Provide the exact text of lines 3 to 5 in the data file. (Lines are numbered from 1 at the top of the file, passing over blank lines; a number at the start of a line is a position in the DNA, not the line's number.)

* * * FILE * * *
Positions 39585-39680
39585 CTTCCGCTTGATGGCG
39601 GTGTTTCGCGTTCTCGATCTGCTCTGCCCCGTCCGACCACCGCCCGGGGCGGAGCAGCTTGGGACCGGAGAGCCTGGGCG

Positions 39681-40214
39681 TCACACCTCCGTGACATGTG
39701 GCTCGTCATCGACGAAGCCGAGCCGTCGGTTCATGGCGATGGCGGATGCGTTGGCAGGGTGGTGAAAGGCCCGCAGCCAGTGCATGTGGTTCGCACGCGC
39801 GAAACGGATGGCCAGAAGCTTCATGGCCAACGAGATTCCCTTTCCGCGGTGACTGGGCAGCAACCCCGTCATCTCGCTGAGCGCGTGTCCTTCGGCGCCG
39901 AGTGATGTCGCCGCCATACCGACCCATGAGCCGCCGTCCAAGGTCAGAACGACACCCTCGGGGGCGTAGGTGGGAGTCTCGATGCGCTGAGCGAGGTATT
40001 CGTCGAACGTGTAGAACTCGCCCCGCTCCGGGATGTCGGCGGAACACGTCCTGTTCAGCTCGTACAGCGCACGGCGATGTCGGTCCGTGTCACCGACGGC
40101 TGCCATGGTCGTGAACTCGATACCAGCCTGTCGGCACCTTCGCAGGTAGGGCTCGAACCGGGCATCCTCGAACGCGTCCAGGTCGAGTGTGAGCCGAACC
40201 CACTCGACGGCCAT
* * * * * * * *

39601 GTGTTTCGCGTTCTCGATCTGCTCTGCCCCGTCCGACCACCGCCCGGGGCGGAGCAGCTTGGGACCGGAGAGCCTGGGCG

Positions 39681-40214
39681 TCACACCTCCGTGACATGTG